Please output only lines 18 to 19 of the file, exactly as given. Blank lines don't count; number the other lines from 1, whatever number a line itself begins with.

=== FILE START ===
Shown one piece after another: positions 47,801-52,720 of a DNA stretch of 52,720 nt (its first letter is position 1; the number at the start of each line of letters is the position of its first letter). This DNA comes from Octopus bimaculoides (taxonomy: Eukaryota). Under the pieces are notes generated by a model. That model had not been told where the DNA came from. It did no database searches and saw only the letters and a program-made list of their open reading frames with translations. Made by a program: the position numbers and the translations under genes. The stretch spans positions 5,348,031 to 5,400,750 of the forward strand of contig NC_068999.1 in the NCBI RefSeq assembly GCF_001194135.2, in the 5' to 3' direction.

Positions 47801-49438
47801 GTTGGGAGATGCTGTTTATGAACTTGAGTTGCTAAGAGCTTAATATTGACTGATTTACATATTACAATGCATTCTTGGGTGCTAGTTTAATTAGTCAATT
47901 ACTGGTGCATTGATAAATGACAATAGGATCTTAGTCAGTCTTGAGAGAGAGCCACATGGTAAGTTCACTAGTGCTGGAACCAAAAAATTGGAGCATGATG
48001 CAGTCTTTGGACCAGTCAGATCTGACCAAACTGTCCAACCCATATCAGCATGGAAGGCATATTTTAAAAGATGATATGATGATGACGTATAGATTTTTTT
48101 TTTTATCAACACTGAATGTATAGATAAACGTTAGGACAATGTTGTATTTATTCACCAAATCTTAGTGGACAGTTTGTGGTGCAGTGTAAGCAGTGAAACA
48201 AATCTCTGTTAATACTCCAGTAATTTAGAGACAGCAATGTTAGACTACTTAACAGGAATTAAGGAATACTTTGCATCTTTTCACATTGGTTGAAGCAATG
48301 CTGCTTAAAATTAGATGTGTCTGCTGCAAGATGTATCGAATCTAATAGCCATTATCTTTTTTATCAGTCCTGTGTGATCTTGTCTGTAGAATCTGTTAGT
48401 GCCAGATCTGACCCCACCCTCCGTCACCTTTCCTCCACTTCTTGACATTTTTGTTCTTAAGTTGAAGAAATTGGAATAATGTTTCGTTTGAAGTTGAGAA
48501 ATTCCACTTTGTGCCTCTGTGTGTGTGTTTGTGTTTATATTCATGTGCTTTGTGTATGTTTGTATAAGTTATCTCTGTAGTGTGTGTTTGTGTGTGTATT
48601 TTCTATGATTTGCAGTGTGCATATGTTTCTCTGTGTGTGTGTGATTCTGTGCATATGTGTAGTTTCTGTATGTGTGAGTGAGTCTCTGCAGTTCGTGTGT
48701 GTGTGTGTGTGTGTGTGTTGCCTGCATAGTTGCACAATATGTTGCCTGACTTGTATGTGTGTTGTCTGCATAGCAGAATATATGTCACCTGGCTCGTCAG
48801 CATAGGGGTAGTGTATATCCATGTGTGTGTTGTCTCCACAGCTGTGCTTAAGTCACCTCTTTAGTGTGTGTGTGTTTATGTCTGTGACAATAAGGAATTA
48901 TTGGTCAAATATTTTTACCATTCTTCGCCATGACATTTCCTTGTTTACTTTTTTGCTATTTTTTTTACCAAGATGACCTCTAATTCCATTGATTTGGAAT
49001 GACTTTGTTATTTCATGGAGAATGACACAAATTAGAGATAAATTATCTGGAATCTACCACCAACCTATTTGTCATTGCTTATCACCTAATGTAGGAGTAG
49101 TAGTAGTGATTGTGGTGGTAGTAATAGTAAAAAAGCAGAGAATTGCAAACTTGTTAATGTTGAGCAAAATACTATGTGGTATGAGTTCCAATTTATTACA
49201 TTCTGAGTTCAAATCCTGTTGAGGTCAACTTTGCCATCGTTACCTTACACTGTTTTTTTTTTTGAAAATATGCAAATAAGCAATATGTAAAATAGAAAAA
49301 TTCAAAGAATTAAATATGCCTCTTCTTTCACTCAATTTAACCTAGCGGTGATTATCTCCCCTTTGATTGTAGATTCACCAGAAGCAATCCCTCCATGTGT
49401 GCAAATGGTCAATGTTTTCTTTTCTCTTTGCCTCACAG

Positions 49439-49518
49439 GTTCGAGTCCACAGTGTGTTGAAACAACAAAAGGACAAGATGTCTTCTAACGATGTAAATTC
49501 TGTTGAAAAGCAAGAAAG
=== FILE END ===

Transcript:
49301 TTCAAAGAATTAAATATGCCTCTTCTTTCACTCAATTTAACCTAGCGGTGATTATCTCCCCTTTGATTGTAGATTCACCAGAAGCAATCCCTCCATGTGT
49401 GCAAATGGTCAATGTTTTCTTTTCTCTTTGCCTCACAG